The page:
the Zealous

24 Feb 23

Nearly all NDAs and confidentiality provisions exclude from the confidentiality and restricted use obligations information that is or becomes “public,” “publicly available,” or “publicly known.”

Contract drafting guru Ken Adams has given his imprimatur to the “is or becomes public” formulation. His preferred version of this exclusion is any information that is “already public when the Disclosing Party discloses it to the Recipient or becomes public (other than as a result of breach of this agreement by the Recipient) after the Disclosing Party discloses it to the Recipient.”

But is the “public” characterization the appropriate standard when it comes to the protection of trade secrets?

13 Feb 23

A consortium of international human rights organizations, bar associations, and advocacy groups has released its annual report coinciding with the International Day of the Endangered Lawyer, January 24. This year's focus is on Afghanistan. From the introduction of this year's report:

Since 2010, the International Day of the Endangered Lawyer has been observed on 24 January in cities, countries, and continents around the globe.

This date was chosen as the annual International Day of the Endangered Lawyer because on 24 January 1977, four lawyers and a co-worker were murdered at their address at Calle Atocha 55 in Madrid, an event that came to be known as the Massacre of Atocha.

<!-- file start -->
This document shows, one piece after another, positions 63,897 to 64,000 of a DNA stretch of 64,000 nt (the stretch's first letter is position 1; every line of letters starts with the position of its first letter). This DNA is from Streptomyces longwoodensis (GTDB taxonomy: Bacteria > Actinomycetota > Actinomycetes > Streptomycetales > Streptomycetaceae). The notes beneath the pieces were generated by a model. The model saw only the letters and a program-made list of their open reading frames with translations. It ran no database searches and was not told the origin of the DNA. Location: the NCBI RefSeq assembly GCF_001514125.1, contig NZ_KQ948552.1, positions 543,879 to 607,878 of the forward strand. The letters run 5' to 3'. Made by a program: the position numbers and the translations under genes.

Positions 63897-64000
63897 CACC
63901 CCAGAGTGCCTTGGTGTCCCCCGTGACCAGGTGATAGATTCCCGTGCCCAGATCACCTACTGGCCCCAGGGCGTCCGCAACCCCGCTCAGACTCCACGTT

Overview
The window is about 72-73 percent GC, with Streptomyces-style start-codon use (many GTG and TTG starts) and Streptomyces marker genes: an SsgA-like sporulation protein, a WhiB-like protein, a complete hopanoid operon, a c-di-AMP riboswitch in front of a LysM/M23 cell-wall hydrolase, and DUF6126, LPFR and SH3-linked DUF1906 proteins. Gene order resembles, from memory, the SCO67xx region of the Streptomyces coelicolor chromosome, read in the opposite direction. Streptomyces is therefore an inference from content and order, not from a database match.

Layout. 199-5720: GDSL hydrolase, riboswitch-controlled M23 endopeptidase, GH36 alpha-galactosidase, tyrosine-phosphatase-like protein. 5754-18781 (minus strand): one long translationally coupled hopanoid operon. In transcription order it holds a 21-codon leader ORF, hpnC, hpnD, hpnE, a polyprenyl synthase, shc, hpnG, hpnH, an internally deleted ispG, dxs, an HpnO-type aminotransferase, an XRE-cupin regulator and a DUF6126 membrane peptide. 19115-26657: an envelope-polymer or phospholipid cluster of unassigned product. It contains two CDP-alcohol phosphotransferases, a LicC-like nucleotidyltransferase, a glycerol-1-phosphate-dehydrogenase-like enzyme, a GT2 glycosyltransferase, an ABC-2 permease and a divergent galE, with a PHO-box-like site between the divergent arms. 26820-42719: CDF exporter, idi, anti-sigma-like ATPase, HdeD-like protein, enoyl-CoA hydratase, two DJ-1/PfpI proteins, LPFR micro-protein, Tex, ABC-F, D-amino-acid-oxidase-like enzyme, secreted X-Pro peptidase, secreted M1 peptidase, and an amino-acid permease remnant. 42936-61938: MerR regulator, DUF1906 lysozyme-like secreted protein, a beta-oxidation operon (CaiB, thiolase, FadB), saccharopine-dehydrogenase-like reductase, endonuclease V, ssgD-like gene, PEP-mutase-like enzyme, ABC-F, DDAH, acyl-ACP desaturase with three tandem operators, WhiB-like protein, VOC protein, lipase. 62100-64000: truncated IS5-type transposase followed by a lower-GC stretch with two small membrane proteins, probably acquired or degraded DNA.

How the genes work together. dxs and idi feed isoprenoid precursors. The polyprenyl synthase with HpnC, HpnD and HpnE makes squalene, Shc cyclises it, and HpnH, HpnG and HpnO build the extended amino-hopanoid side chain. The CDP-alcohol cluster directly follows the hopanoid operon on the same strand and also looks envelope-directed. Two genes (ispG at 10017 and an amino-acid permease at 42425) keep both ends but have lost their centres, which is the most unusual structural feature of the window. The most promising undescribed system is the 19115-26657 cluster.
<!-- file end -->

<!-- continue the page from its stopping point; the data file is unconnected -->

Each year, the International Day is organised by the Coalition for the Endangered Lawyer, a network of national and international organisations and bar associations.
13 Dec 22

Professional and technical services vendors that develop custom software or technology to the specifications of their customers often face demands to indemnify and defend their customers from infringement claims of intellectual property rights. “If I’m sued because of your deliverable,” the customer's argument goes, “then you should step up and take responsibility for your failure to respect third party IP rights.”

This stance, though common, fails to appreciate the unique danger posed by “strict liability” IP rights for such vendors. These are IP rights that can be infringed regardless of whether the accused infringer knew of the existence of the protected subject matter, and regardless of any intention or knowledge. Utility patents, design patents, trademarks, trade dress, and, in the EU, design registrations, represent strict liability IP rights.